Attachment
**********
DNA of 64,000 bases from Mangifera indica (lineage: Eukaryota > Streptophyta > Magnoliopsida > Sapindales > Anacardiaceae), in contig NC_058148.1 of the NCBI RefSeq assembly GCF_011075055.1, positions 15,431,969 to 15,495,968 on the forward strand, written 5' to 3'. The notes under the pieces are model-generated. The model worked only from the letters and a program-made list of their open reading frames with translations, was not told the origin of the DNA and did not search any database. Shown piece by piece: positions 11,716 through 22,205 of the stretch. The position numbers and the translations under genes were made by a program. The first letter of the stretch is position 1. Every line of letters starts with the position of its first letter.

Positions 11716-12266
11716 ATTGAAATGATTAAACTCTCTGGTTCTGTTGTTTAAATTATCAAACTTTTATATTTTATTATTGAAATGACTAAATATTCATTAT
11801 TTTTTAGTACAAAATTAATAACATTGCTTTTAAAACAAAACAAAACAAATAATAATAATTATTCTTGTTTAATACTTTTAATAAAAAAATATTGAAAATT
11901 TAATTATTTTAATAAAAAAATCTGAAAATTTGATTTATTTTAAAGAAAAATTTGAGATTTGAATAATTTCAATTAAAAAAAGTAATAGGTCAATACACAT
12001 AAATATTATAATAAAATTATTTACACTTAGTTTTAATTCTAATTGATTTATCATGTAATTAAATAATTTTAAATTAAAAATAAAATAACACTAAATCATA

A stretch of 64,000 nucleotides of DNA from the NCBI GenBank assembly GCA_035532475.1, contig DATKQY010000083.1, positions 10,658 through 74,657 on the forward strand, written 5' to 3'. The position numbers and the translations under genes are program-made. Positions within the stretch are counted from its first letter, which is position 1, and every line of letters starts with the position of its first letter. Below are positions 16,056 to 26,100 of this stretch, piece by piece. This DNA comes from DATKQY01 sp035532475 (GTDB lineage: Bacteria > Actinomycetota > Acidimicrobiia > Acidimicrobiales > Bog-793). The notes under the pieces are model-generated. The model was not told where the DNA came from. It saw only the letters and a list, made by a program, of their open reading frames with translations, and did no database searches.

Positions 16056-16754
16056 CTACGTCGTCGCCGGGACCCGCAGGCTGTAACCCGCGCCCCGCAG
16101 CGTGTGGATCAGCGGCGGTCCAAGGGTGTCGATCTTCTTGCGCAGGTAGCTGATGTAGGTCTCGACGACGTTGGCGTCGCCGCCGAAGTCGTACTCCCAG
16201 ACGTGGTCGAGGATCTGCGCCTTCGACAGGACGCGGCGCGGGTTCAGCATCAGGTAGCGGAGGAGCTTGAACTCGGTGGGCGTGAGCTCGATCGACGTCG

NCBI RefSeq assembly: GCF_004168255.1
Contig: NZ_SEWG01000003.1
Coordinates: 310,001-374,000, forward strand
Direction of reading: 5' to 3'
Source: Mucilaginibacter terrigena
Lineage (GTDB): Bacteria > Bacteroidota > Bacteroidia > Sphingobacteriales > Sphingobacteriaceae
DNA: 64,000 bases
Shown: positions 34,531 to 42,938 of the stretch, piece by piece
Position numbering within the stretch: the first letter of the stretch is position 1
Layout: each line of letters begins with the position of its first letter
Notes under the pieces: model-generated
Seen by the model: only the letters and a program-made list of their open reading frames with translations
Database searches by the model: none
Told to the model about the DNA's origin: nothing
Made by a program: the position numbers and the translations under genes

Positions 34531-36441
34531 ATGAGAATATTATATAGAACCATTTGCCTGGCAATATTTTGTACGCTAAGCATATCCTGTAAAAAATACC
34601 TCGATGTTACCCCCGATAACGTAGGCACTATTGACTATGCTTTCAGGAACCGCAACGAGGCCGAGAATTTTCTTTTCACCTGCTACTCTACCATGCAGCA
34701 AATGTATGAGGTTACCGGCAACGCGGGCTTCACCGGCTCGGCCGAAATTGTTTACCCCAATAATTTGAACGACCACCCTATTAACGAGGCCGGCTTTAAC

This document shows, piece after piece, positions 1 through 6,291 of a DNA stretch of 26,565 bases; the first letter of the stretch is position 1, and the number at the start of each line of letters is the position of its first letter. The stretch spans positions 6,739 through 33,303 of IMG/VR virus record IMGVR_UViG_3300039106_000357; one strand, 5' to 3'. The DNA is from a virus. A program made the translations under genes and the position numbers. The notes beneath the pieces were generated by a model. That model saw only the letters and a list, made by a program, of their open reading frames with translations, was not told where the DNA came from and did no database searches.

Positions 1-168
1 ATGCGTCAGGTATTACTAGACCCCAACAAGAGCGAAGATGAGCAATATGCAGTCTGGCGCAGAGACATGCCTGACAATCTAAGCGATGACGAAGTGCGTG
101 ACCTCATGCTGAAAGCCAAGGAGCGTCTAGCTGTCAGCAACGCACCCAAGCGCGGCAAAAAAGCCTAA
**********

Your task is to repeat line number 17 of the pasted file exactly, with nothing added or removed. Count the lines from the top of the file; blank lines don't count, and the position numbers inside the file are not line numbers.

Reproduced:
Lineage (GTDB): Bacteria > Bacteroidota > Bacteroidia > Sphingobacteriales > Sphingobacteriaceae